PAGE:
by Chris Patrick
Eastern bluebirds resemble flying, fist-sized jewels. Males are sapphire colored—royal-blue heads, backs, and wings contrast with rust-colored chests. Females are more gray than blue, but their wings are subtly tinted the same sapphire hue.
Since 2008, citizen scientists have monitored bluebirds at the Smithsonian Environmental Research Center (SERC). The Bluebird Project is citizen science intern Caroline Kanaskie’s self-proclaimed “baby” this summer. She is uncovering why bluebird numbers at SERC have been lower than usual.
Bluebirds nest in pre-existing cavities, like those made and abandoned by woodpeckers in trees or telephone poles. In the 1970s, after urbanization decreased the number of trees with cavities available to bluebirds, there was a big push to construct bluebird nest boxes. SERC put up 48 wooden nest boxes on campus in the early 2000s, ranging from a corner of the butterfly garden (the most popular bluebird nest site) to the Reed Education Center and fields surround the Contee Mansion Ruins.
To gather data on the boxes’ avian occupants, citizen scientists first knock on the side to let any adults leave without startling them. They then take out a nail to open the box and peer inside. They record if there’s a nest and, if so, what kind. A nest’s material can tell what type of bird made it—bluebirds use dried grasses, whereas chickadees use green vegetation, like moss. The citizen scientists track how many eggs are laid and how many hatch as the season progresses.
Bluebirds are classified as a species of least concern by the International Union for Conservation of Nature, but recently SERC’s nest boxes have seen fewer bluebird eggs and hatchlings. Kanaskie wants to know why. Though citizen scientists diligently collected data for seven years, nothing has been done with it until now. Kanaskie has spent much of her internship analyzing the data to see if she can explain the bluebirds’ recent drop.
With 222 eggs laid, 2012 was the best year for bluebirds since data collection began. In 2013, the number of bluebird eggs laid fell just below that, to 220. But in 2014, the number of eggs laid plummeted, with only 170 in all 48 boxes.
To explain this drop, the strongest relationship she’s found so far is between the number of bluebird eggs and the number of days with average temperatures below freezing, based on data from SERC’s meteorological tower. It’s an inverse relationship—the more days below freezing, the less eggs laid, especially when there are many consecutive days below freezing.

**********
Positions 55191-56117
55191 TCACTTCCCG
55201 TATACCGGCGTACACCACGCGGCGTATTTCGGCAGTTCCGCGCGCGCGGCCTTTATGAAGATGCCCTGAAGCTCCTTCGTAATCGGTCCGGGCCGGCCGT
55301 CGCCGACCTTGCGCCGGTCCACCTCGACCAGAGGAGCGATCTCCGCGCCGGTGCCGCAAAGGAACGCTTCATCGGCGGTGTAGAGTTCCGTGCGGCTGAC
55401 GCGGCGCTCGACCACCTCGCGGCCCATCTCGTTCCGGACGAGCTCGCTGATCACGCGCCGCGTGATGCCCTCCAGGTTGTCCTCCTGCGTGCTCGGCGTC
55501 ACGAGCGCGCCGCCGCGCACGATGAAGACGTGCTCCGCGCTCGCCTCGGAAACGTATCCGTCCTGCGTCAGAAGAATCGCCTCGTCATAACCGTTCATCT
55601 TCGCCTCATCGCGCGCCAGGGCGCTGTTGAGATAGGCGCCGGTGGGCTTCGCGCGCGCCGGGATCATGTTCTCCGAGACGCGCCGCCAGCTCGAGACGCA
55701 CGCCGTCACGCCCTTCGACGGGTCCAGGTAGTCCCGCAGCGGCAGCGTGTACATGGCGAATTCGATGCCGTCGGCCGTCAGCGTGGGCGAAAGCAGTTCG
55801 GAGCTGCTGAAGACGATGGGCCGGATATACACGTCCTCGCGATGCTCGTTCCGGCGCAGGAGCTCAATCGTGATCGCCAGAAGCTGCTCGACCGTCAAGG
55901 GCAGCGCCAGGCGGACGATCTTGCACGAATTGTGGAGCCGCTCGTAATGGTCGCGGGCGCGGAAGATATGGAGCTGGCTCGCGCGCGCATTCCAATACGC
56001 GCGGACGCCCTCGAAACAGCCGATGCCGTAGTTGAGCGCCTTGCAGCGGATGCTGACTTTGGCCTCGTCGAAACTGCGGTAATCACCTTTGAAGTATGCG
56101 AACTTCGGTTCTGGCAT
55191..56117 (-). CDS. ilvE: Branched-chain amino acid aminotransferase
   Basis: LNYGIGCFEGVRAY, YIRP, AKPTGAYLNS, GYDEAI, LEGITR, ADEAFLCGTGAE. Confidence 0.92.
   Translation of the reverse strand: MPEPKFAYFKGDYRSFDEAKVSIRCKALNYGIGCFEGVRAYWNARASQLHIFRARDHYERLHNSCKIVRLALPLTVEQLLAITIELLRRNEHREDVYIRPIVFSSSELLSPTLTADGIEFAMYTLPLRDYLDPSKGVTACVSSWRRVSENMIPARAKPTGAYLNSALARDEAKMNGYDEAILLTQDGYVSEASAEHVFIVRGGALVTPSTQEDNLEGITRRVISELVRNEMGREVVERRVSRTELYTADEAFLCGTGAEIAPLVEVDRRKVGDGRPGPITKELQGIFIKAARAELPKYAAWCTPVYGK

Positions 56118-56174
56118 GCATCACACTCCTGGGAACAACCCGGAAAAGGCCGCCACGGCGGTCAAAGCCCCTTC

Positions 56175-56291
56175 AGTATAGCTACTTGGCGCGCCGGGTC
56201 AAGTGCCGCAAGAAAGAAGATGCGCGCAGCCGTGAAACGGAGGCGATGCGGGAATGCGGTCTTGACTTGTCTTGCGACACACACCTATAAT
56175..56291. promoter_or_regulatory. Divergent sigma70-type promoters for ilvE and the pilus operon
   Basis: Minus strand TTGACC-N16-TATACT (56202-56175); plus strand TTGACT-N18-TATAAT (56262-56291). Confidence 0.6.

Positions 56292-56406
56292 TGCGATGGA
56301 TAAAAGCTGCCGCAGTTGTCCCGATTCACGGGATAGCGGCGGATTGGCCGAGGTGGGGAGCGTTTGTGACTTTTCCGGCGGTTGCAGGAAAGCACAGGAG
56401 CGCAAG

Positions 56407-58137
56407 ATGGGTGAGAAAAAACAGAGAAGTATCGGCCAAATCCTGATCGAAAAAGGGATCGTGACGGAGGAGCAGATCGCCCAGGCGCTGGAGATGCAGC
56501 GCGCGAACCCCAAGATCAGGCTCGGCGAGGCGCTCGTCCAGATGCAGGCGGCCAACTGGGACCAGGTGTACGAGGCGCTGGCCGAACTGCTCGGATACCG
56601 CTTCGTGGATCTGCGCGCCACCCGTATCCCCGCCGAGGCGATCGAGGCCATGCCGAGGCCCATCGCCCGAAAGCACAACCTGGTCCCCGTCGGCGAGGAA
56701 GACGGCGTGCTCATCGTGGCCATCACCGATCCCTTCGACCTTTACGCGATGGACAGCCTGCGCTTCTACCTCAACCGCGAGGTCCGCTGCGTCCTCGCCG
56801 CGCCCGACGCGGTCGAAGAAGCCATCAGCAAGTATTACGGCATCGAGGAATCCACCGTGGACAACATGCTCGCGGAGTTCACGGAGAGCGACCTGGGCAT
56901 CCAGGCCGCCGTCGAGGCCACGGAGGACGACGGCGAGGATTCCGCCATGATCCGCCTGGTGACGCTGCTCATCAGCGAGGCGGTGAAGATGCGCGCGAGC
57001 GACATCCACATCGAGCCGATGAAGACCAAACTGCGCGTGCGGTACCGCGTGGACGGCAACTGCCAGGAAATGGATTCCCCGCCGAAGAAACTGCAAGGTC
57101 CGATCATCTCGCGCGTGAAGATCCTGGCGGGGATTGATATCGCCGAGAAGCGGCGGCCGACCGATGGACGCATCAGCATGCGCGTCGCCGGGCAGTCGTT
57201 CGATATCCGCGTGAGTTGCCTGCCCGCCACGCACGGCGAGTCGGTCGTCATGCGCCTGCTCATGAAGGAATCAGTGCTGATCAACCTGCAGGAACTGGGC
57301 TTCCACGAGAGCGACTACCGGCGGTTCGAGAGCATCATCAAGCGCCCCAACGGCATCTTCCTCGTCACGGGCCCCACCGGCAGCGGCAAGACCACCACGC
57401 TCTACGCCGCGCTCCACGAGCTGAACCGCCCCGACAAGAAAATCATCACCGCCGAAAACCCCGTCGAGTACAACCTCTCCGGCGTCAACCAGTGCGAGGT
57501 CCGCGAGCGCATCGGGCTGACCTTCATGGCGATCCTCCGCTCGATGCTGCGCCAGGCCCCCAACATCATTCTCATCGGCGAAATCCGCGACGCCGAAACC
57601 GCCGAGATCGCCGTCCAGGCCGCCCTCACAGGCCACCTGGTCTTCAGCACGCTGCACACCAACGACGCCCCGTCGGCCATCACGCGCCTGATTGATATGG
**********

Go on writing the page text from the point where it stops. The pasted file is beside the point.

While there were only seven days below freezing in 2012’s winter, when bluebird eggs were at an all-time high, there were 15 days below freezing the next year and a whopping 48 days the next. This dramatic increase may explain the plummet in the number of eggs laid.
It could be that below-freezing days affect bluebirds’ food. They mainly eat insects and berries—mostly berries in the winter. “If the berries are frozen, they can’t get to them,” Kanaskie said. “That’s kind of the end.”
Kanaskie hasn’t seen the data from 2015 yet, but noted that this past winter had 47 days below freezing. “With that kind of winter, I would expect our bluebird numbers to be pretty low,” Kanaskie said.
In addition to the bluebird project, Kanaskie helps out on other SERC citizen science projects, including the archaeology digs and Parasite Project. She is also prepping markers for the Contee Watershed Trail that correspond to an educational brochure made by a previous intern, Sarah Hansen, and teaches students at Walker Mill Middle School in Washington, D.C., with Alison Cawood, her advisor and SERC’s citizen science coordinator.
Kanaskie, a rising junior and environmental science major at Dickinson College, became interested in citizen science when she started volunteering at a Dickinson organization known as Alliance for Aquatic Resource Monitoring (ALLARM). Kanaskie has worked with ALLARM since her freshman year, teaching communities how to investigate the health of their waterways.
“It’s definitely made me realize how important it is to communicate science,” Kanaskie said. “I feel like sometimes there is a disconnect between scientists and the public. Citizen science lets people get involved or bridges that gap between researcher and citizen.”
Acting as that bridge between science and the public, Kanaskie has adopted the bluebird citizen scientists’ same devotion to the project. Besides analyzing the data, she wants to expand and publicize the project. While here, she’d like to develop an outreach program for people to come and learn about birds.
But she recognizes that this project is not hers. “I’ll only be here for two more months, but [the citizen scientists] will be here for a really long time. I want it to go in the direction they want.”